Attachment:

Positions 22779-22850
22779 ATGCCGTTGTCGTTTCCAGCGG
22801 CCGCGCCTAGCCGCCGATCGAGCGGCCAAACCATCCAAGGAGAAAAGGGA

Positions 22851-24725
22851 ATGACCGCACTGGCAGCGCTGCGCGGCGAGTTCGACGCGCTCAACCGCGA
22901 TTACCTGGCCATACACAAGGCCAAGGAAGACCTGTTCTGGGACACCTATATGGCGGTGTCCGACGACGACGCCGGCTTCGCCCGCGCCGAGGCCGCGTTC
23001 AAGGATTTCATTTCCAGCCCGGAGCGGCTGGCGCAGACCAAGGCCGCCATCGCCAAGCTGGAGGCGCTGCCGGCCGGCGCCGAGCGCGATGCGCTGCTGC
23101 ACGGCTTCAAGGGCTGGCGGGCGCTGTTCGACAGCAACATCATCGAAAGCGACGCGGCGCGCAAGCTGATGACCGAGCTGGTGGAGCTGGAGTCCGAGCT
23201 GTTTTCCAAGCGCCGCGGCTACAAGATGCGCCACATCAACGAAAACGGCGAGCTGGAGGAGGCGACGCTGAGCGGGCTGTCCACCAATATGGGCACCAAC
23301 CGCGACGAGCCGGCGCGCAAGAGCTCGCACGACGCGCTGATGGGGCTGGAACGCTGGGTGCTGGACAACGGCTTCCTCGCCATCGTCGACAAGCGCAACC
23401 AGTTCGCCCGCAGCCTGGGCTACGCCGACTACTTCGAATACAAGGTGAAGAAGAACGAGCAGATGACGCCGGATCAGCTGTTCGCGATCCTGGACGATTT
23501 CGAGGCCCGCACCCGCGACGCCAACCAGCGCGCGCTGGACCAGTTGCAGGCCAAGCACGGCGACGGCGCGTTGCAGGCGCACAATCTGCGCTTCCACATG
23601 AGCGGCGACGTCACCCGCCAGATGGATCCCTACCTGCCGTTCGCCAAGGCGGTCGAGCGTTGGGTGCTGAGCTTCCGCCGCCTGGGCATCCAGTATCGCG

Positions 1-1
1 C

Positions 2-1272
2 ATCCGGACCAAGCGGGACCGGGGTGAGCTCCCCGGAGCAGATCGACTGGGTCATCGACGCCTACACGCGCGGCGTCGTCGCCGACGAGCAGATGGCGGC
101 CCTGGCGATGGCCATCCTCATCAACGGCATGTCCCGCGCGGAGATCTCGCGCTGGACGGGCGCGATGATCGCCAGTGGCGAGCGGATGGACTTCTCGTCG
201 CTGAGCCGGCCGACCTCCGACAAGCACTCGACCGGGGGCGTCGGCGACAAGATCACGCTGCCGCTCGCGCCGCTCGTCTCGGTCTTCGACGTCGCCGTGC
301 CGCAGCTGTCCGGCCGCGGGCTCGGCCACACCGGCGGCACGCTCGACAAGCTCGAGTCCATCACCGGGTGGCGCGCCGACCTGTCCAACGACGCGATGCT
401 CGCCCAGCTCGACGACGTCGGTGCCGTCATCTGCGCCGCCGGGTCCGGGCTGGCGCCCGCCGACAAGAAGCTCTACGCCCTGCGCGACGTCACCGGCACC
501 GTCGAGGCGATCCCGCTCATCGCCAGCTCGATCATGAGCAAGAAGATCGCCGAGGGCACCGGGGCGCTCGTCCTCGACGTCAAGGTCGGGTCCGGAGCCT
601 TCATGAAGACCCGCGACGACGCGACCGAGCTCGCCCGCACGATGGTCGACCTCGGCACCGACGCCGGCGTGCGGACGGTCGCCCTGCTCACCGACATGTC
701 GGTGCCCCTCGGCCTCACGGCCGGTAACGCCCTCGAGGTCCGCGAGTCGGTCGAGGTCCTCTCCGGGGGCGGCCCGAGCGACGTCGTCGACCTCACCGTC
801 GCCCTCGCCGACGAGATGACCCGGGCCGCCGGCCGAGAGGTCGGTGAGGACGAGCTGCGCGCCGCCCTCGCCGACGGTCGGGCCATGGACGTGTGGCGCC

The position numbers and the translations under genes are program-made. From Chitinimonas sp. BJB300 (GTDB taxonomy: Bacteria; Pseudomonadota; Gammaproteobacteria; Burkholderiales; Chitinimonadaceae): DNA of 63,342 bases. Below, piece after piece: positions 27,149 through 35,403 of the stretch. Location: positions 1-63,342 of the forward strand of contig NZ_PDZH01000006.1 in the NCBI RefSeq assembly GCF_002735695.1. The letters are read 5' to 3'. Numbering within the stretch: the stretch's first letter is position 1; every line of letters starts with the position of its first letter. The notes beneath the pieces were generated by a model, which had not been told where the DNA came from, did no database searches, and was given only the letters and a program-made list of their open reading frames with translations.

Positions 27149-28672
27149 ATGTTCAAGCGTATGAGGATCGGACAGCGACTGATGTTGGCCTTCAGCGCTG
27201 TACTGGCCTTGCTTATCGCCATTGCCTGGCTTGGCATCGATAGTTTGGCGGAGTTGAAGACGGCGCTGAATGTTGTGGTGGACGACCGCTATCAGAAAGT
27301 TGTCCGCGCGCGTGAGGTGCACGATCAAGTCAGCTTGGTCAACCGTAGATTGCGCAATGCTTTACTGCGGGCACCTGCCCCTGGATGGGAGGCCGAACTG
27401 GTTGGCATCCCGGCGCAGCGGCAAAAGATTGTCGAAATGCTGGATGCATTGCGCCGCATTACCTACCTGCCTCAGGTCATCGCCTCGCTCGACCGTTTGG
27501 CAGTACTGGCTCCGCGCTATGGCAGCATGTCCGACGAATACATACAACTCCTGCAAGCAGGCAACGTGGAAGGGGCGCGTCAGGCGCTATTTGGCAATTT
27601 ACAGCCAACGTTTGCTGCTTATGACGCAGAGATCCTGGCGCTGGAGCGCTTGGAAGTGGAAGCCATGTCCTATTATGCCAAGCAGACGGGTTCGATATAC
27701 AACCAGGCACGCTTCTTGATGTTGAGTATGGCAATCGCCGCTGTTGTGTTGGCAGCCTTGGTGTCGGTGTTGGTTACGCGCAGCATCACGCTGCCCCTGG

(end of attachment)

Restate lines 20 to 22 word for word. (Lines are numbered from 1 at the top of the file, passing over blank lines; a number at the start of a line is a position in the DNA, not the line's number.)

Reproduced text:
301 CGCAGCTGTCCGGCCGCGGGCTCGGCCACACCGGCGGCACGCTCGACAAGCTCGAGTCCATCACCGGGTGGCGCGCCGACCTGTCCAACGACGCGATGCT
401 CGCCCAGCTCGACGACGTCGGTGCCGTCATCTGCGCCGCCGGGTCCGGGCTGGCGCCCGCCGACAAGAAGCTCTACGCCCTGCGCGACGTCACCGGCACC
501 GTCGAGGCGATCCCGCTCATCGCCAGCTCGATCATGAGCAAGAAGATCGCCGAGGGCACCGGGGCGCTCGTCCTCGACGTCAAGGTCGGGTCCGGAGCCT